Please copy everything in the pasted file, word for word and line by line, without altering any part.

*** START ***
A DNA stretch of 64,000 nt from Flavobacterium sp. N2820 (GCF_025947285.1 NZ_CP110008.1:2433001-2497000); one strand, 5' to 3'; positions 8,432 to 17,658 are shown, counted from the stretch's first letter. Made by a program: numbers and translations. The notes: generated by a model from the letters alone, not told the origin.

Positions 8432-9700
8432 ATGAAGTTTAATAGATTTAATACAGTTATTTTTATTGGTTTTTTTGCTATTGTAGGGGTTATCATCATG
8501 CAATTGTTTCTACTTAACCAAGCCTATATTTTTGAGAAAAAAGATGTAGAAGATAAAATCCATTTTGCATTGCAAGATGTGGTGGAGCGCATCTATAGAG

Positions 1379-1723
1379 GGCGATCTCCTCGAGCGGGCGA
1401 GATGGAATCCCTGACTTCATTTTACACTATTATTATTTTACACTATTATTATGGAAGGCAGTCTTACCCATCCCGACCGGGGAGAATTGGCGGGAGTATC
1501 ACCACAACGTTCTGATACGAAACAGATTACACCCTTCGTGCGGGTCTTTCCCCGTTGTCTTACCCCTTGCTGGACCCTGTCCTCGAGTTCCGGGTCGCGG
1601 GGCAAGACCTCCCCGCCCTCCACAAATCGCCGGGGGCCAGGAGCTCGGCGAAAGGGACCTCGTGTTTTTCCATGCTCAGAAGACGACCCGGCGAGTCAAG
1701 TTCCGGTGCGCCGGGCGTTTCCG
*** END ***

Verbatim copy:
A DNA stretch of 64,000 nt from Flavobacterium sp. N2820 (GCF_025947285.1 NZ_CP110008.1:2433001-2497000); one strand, 5' to 3'; positions 8,432 to 17,658 are shown, counted from the stretch's first letter. Made by a program: numbers and translations. The notes: generated by a model from the letters alone, not told the origin.

Positions 8432-9700
8432 ATGAAGTTTAATAGATTTAATACAGTTATTTTTATTGGTTTTTTTGCTATTGTAGGGGTTATCATCATG
8501 CAATTGTTTCTACTTAACCAAGCCTATATTTTTGAGAAAAAAGATGTAGAAGATAAAATCCATTTTGCATTGCAAGATGTGGTGGAGCGCATCTATAGAG

Positions 1379-1723
1379 GGCGATCTCCTCGAGCGGGCGA
1401 GATGGAATCCCTGACTTCATTTTACACTATTATTATTTTACACTATTATTATGGAAGGCAGTCTTACCCATCCCGACCGGGGAGAATTGGCGGGAGTATC
1501 ACCACAACGTTCTGATACGAAACAGATTACACCCTTCGTGCGGGTCTTTCCCCGTTGTCTTACCCCTTGCTGGACCCTGTCCTCGAGTTCCGGGTCGCGG
1601 GGCAAGACCTCCCCGCCCTCCACAAATCGCCGGGGGCCAGGAGCTCGGCGAAAGGGACCTCGTGTTTTTCCATGCTCAGAAGACGACCCGGCGAGTCAAG
1701 TTCCGGTGCGCCGGGCGTTTCCG